Auteur

Dr. Angela Knierim

Salary Partner

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Auteur

Dr. Angela Knierim

Salary Partner

Read More

6 juin 2024

Femtech article series| June 2024 – 2 de 6 Publications

Femtech - what is it and what should manufacturers bear in mind from a regulatory perspective?

  • Briefing

The term "Femtech" (or female technology) describes technologies - both software and other products - that are tailored to women's health. This can include medical devices and in vitro diagnostics as well as lifestyle products. For example, fertility trackers, endometriosis apps, tampons for analyzing menstrual blood and bras equipped with sensors for measuring cardiological parameters are counted as Femtech.

There have hardly been any legal publications from a regulatory perspective to date. This may also be due to the fact that the question arises as to whether there are any special requirements in this area compared to the general regulations. For the most part, this is unlikely to be the case, with the exception of a few pitfalls from an advertising law perspective. Basically, the manufacturer is faced with the same questions as usual before marketing a product with a possible reference to health:

 

Medical device, in vitro diagnostic or lifestyle app?

The starting point is the question of which category the product falls into, which can lead to categorization difficulties, but also opportunities, particularly in the case of software. To a certain extent, it is up to the manufacturer to decide whether or not to market a product as a medical device. This is because the term medical device contains a subjective component: The intended purpose. This refers to the purpose the manufacturer intends for the product according to the product documents (instructions for use, labeling, marketing material, etc.).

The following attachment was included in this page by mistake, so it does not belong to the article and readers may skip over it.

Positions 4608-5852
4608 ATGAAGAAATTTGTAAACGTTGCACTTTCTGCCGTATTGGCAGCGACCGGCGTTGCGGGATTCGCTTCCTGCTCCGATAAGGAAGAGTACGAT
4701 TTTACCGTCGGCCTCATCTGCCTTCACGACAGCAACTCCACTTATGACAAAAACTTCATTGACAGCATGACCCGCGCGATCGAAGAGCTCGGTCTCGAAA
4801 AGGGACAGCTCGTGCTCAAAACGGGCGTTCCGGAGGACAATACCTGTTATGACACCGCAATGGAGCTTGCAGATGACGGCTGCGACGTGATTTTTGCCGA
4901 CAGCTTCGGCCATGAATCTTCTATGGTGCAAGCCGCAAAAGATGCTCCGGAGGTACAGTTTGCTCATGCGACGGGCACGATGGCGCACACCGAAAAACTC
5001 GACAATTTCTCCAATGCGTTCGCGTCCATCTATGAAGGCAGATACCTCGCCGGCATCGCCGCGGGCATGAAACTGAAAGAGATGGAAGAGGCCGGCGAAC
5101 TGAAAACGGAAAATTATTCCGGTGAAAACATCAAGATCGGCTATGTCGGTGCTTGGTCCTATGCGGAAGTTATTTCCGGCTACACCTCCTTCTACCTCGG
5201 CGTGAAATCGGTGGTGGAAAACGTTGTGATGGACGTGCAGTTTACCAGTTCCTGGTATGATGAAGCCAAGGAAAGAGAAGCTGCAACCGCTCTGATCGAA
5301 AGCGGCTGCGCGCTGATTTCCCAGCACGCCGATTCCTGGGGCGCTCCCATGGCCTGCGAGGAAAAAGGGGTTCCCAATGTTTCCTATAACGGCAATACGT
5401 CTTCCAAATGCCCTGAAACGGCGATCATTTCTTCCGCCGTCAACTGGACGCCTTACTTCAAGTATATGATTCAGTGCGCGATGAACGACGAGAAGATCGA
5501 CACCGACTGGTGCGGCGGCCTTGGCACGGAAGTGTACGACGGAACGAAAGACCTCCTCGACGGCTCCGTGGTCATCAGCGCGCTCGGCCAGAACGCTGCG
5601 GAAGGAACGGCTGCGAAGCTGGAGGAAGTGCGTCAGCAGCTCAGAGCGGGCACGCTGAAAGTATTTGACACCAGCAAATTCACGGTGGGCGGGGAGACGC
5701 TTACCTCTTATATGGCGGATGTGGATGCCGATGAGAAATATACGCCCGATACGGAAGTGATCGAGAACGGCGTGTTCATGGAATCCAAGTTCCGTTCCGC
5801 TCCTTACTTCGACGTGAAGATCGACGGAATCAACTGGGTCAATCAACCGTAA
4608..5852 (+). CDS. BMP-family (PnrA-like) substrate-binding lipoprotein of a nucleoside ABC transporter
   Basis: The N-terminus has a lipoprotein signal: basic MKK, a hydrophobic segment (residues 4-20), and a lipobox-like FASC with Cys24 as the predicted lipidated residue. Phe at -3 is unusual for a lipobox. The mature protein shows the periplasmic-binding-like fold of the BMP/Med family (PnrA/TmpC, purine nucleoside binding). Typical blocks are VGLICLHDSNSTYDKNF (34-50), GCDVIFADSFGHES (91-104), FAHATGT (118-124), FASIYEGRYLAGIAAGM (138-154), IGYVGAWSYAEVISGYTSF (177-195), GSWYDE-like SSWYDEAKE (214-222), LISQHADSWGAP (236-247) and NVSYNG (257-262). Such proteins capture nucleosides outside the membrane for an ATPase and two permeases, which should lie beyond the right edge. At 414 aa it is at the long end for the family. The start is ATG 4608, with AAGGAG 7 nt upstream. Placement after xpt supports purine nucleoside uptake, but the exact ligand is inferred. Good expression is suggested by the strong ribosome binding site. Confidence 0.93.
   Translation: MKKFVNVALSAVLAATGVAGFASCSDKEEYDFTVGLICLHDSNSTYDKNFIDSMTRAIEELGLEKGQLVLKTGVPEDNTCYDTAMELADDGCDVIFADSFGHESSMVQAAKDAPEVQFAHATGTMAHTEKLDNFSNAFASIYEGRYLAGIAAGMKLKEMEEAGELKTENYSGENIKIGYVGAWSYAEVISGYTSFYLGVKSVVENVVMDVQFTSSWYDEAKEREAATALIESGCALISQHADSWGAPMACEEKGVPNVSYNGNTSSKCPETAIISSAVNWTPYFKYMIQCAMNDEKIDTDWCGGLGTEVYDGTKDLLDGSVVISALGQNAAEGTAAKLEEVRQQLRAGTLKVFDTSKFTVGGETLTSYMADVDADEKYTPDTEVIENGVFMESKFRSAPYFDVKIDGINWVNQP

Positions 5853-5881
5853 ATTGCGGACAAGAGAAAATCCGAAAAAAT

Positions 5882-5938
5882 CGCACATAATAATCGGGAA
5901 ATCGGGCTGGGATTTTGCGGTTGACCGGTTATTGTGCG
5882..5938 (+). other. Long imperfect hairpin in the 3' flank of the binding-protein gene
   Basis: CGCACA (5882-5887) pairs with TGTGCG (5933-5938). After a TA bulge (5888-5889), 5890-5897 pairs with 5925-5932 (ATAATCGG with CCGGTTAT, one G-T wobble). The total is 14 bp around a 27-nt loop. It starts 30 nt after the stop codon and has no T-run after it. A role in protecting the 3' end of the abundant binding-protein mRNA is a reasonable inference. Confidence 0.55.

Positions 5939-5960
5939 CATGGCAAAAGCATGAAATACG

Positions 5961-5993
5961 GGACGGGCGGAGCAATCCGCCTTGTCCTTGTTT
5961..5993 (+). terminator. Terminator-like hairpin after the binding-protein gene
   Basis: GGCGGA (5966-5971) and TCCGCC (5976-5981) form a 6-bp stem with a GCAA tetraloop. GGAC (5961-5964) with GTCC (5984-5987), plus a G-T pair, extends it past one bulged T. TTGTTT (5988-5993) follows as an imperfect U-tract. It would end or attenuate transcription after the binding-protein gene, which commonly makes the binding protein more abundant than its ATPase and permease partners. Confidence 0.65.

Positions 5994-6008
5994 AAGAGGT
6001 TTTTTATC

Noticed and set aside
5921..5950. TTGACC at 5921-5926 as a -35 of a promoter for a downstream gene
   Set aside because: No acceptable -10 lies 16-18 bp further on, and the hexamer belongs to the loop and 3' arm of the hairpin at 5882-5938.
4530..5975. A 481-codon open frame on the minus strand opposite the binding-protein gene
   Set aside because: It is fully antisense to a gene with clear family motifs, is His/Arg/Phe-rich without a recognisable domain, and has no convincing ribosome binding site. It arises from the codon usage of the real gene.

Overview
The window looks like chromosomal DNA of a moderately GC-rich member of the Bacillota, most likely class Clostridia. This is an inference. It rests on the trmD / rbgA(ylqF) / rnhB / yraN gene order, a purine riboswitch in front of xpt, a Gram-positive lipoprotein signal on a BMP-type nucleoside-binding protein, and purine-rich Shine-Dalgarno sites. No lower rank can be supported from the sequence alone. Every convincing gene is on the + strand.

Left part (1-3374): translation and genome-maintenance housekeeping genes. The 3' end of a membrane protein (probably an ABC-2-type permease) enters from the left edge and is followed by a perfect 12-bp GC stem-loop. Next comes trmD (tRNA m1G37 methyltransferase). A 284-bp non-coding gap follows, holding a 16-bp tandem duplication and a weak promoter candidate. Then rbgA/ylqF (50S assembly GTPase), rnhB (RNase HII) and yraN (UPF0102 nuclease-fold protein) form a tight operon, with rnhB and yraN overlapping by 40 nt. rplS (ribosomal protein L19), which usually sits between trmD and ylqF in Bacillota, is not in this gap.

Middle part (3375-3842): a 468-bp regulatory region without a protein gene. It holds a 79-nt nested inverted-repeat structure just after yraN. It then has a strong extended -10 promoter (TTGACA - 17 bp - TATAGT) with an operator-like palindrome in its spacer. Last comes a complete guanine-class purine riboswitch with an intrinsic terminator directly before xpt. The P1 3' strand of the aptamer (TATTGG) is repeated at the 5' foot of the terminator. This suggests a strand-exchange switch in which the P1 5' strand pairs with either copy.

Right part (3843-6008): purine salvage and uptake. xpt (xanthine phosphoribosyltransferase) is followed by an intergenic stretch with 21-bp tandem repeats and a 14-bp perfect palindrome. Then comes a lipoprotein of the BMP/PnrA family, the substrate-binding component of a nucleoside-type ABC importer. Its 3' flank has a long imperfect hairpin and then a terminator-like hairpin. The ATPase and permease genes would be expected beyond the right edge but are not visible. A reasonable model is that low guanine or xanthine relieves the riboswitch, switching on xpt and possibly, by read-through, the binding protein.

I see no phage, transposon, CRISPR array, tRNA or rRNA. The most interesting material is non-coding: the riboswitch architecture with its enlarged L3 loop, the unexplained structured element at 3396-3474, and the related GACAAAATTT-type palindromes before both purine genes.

What constitutes a medical purpose that can lead to qualification as a medical device is regulated in the definition of a medical device in Article para. 1 of Regulation (EU) 2017/745 (Medical Device Regulation ["MDR"]). For in vitro diagnostic medical devices, a respective regulation based on this can be found in Article para. 2 of Regulation (EU) 2017/746 (In Vitro Diagnostic Regulation ["IVDR"]).

According to the legal definition in the MDR, a medical purpose exists if the device is intended to serve one of the following purposes:

  • diagnosis, prevention, monitoring, prediction, prognosis, treatment or alleviation of disease,
  • diagnosis, monitoring, treatment, alleviation of, or compensation for, an injury or disability,
  • investigation, replacement or modification of the anatomy or of a physiological or pathological process or state,
  • providing information by means of in vitro examination of specimens derived from the human body, including organ, blood and tissue donations.

It also stipulates that, among other things, products for the control or support of contraception should be considered medical devices.